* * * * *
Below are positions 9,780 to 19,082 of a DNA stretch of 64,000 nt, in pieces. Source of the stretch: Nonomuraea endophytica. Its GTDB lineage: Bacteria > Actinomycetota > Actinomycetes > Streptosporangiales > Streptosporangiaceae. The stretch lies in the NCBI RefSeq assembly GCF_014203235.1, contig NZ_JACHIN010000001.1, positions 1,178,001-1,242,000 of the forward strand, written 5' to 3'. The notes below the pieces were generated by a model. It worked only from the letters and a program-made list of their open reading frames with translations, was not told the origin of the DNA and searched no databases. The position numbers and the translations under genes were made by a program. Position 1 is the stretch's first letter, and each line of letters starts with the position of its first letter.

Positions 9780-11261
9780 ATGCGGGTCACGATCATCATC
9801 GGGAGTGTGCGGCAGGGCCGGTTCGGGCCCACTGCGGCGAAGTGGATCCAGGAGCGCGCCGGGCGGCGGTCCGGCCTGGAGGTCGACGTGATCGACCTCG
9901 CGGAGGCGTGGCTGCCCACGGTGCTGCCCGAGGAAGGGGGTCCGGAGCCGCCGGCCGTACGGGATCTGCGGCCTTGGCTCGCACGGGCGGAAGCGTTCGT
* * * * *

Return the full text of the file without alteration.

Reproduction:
Below are positions 9,780 to 19,082 of a DNA stretch of 64,000 nt, in pieces. Source of the stretch: Nonomuraea endophytica. Its GTDB lineage: Bacteria > Actinomycetota > Actinomycetes > Streptosporangiales > Streptosporangiaceae. The stretch lies in the NCBI RefSeq assembly GCF_014203235.1, contig NZ_JACHIN010000001.1, positions 1,178,001-1,242,000 of the forward strand, written 5' to 3'. The notes below the pieces were generated by a model. It worked only from the letters and a program-made list of their open reading frames with translations, was not told the origin of the DNA and searched no databases. The position numbers and the translations under genes were made by a program. Position 1 is the stretch's first letter, and each line of letters starts with the position of its first letter.

Positions 9780-11261
9780 ATGCGGGTCACGATCATCATC
9801 GGGAGTGTGCGGCAGGGCCGGTTCGGGCCCACTGCGGCGAAGTGGATCCAGGAGCGCGCCGGGCGGCGGTCCGGCCTGGAGGTCGACGTGATCGACCTCG
9901 CGGAGGCGTGGCTGCCCACGGTGCTGCCCGAGGAAGGGGGTCCGGAGCCGCCGGCCGTACGGGATCTGCGGCCTTGGCTCGCACGGGCGGAAGCGTTCGT